Crookston Business Owner Sentenced For Federal Excise And Income Tax Crimes
MINNEAPOLIS—Yesterday in federal court in Fergus Falls, the co-founder of Best Used Trucks of Minnesota, Inc., in Crookston was sentenced for federal excise and income tax crimes. United States District Judge Richard H. Kyle sentenced Jason W. Leas to 180 days of home confinement, two years of probation, and 100 hours of community serviceon one count of failing to pay federal excise taxes, one count of failing to file a federal excise tax return, and one count of filing a false individual federal income tax return for tax year 2007. Leas, who was charged on May 29, 2012, pleaded guilty on June 11, 2012.
According to the plea agreement, from 2004 through 2007, Best Used Trucks was a farm truck dealership that bought and sold used trucks, new trailers, new grain boxes, and other heavy farm equipment, primarily to farmers throughout the Red River Valley of Minnesota and North Dakota. Beginning in 2004 and continuing through 2007, Leas and Best Used Trucks purchased and imported new trailers, grain boxes, and gravel boxes from a Canadian manufacturer, which subjected the company to federal excise taxes upon selling them afterward. Leas admitted that he knew of his responsibility for paying the 12% federal excise tax on the sale of these trailers and related equipment, and his responsibility to file federal excise tax returns. Leas pleaded guilty to failing to file an IRS Form 720, Quarterly Federal Excise Tax Return, for the third quarter of 2005, and failing to pay federal excise taxes of $9,636 for the first quarter of 2006. Leas admitted that he failed to pay over at least $80,088 in total federal excise taxes for ten quarters from 2004 through 2006.
Leas also pleaded guilty to willfully filing a false individual federal income tax return for the tax year 2007, which failed to report at least $120,151 in additional income with an additional tax due and owing of at least $36,872. According to the plea agreement, from 2004 to 2007 Leas controlled two checking accounts in the name of Best Used Trucks of Minnesota. Leas used one of these accounts to both divert corporate receipts from Best Used Trucks, and to buy and sell equipment that was not part of Best Used Trucks’s ordinary business sales. Leas failed to report this income on his individual income tax returns for four years, resulting in a total tax loss of at least $73,361.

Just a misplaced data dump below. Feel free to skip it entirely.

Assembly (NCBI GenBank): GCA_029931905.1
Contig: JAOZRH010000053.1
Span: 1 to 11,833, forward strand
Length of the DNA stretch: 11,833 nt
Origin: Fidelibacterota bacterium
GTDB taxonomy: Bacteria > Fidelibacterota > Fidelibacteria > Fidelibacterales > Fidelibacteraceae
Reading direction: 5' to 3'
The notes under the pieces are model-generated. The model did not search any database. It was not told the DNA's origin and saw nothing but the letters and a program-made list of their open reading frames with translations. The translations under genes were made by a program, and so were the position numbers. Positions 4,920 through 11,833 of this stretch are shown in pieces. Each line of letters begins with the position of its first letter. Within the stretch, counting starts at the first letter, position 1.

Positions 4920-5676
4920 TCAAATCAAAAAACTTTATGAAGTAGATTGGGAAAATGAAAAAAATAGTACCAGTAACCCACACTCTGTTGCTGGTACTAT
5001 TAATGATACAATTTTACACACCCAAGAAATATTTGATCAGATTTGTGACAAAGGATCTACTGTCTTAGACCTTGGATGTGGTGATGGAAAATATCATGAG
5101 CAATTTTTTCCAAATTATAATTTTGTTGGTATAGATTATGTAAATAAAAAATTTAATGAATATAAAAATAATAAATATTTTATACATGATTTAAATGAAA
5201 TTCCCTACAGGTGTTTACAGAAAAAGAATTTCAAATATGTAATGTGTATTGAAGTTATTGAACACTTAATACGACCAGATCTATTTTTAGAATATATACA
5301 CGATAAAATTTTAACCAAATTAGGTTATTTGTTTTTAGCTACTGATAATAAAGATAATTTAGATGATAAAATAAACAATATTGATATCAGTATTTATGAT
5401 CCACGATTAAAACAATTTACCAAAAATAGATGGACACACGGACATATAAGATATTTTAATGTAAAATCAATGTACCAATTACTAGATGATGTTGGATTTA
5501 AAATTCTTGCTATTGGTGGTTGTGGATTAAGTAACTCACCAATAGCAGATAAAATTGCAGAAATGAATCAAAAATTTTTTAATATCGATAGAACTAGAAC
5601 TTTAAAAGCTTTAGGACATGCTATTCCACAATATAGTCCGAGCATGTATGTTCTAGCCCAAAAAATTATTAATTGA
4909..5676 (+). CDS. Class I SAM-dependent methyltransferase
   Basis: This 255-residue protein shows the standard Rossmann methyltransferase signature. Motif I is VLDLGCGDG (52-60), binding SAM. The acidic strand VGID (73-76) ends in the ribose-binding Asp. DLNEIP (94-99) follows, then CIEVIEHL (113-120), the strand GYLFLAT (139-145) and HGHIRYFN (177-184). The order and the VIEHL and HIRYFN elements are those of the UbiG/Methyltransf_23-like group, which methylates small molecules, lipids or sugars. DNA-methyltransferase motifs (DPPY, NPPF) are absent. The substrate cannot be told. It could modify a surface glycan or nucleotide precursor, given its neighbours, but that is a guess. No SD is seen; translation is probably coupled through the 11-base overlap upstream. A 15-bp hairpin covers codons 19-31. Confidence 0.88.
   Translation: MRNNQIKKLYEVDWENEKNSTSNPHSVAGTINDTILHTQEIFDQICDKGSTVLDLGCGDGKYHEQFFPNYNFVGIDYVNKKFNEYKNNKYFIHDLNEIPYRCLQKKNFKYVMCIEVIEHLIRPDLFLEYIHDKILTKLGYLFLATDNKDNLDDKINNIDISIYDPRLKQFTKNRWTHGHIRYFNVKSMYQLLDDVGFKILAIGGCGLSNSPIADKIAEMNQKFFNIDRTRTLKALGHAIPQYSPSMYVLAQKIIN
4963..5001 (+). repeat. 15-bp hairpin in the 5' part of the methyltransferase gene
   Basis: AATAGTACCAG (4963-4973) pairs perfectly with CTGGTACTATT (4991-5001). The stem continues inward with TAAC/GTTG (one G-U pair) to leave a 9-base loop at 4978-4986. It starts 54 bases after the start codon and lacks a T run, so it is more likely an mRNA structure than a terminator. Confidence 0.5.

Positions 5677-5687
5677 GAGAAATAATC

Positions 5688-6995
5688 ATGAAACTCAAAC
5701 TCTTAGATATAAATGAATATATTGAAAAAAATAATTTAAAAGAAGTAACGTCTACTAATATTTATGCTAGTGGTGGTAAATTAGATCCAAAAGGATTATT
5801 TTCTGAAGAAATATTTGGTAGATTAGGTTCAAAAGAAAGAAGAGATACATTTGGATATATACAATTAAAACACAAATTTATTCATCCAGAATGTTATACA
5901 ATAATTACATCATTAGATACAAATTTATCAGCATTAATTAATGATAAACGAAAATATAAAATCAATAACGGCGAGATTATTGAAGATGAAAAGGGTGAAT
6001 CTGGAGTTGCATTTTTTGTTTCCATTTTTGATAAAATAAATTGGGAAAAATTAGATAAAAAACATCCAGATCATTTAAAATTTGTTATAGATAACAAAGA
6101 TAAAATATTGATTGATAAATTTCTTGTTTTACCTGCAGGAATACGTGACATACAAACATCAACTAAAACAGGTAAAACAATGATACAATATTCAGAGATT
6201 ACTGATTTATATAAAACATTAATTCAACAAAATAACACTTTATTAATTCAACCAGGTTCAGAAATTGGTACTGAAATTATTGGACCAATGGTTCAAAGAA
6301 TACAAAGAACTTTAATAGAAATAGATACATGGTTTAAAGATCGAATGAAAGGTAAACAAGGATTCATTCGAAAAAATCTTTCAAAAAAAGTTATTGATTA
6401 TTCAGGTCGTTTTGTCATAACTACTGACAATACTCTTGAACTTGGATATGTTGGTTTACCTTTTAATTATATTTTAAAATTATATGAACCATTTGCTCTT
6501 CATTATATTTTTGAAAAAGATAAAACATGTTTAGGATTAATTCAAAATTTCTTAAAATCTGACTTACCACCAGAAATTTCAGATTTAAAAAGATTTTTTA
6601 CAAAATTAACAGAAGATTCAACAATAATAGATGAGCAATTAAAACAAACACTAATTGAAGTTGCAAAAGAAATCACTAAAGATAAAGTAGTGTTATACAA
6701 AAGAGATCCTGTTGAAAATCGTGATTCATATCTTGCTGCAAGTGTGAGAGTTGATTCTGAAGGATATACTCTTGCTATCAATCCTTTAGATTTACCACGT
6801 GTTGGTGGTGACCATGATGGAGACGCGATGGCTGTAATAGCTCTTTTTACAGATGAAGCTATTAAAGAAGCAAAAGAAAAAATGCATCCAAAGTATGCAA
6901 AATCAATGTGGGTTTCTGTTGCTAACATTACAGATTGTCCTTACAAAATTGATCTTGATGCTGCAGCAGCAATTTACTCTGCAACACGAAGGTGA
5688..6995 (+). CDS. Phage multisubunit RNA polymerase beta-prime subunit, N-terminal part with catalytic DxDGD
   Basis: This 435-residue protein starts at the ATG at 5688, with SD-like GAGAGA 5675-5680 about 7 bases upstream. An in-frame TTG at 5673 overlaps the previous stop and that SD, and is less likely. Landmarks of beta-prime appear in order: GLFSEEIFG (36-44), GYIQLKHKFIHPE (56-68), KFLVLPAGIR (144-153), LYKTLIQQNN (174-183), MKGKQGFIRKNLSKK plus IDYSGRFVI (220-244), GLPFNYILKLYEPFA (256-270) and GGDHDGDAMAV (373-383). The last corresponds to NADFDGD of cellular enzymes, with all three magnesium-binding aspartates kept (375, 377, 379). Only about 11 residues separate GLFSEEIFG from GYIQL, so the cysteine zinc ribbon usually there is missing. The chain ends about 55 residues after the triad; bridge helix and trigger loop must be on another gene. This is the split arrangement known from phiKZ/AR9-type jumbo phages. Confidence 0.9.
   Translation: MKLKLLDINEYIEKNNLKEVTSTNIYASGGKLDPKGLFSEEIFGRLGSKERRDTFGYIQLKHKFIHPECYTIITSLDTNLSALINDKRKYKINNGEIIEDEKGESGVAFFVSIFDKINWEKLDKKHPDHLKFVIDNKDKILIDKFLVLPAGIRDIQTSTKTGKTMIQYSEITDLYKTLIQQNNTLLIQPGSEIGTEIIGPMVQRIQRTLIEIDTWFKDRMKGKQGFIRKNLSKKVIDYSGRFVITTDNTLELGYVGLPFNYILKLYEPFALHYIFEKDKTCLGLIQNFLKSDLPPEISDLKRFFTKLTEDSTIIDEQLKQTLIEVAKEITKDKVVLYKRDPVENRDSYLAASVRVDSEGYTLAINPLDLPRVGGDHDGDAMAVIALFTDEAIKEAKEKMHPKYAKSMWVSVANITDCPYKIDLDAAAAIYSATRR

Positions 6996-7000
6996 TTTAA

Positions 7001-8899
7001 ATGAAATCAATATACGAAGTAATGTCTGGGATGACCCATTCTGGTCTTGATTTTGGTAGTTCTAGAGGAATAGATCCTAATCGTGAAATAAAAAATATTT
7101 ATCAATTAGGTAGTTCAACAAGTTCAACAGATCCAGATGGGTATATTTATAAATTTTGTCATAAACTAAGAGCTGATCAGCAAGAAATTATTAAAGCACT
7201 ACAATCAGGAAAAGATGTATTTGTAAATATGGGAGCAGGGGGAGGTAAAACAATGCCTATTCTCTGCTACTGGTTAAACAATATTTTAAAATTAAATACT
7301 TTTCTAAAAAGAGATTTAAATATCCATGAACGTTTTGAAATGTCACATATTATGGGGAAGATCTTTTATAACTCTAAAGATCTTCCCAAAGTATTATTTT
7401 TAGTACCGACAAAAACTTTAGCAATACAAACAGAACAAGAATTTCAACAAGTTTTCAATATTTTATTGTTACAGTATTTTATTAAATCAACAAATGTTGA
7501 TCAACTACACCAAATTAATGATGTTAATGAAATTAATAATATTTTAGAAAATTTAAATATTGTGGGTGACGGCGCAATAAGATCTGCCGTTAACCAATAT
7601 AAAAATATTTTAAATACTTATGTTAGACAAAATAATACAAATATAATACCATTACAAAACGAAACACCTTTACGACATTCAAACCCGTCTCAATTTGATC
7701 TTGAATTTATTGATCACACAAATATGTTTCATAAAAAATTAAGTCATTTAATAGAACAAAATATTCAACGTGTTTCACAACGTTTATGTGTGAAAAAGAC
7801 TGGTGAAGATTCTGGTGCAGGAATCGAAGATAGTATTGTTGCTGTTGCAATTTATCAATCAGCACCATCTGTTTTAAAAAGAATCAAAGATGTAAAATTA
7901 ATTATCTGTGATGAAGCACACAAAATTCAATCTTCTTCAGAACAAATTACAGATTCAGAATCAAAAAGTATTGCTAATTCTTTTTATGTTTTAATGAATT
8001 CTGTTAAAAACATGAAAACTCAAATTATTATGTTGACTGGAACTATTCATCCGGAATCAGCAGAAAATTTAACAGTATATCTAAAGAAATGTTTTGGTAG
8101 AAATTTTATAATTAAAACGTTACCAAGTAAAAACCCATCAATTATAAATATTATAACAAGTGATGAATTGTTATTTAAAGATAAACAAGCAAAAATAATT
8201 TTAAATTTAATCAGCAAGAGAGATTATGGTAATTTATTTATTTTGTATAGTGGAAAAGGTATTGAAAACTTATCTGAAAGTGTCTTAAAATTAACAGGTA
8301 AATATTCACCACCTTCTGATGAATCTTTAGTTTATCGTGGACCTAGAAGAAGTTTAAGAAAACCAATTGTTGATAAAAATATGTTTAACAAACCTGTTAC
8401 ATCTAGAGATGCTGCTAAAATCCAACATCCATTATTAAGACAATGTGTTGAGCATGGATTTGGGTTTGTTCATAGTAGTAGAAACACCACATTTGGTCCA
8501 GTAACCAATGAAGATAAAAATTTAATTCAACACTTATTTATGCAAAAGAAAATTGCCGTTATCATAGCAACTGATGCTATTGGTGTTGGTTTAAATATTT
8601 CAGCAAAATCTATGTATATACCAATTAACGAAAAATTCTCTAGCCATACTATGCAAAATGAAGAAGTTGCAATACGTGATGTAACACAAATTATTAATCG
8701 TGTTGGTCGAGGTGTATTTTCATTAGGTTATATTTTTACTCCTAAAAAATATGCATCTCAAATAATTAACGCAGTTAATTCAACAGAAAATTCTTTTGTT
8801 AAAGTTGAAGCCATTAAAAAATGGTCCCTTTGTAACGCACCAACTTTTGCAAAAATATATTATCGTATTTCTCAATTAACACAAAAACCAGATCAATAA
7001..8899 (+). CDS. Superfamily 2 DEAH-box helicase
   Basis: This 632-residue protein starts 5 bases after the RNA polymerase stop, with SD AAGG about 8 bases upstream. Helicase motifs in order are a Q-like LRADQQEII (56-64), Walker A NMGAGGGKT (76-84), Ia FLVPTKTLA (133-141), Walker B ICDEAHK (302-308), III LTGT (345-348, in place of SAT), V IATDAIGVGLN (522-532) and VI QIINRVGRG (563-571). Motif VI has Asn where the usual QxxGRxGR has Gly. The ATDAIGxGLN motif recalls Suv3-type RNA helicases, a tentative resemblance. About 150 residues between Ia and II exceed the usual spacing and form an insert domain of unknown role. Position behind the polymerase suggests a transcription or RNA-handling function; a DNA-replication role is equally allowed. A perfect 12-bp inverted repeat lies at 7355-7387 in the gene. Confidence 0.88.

“The American tax system is designed to provide vital government services to our people and our system of taxation depends on everybody paying their fair share, including the payment of income and excise taxes,” said Kelly Jackson, Special Agent in Charge of Internal Revenue Service (“IRS”) Criminal Investigation for the St. Paul Field Office, “The Federal Excise Tax collected by the IRS is used to finance the Federal Highway Trust Fund, and to build and maintain our nation’s highways. IRS Criminal Investigation is committed to vigorously pursuing those who fail to report and pay their share of income and excise taxes.”
This case was the result of an investigation by the IRS-Criminal Investigation Division. It was prosecuted by U.S. Department of Justice Tax Division Trial Attorneys Thomas W. Flynn and Dennis R. Kihm.
Per U.S. Department of Justice policy, the U.S. Attorney’s Office is not allowed to provide the age and city of residence for defendants charged in criminal tax cases.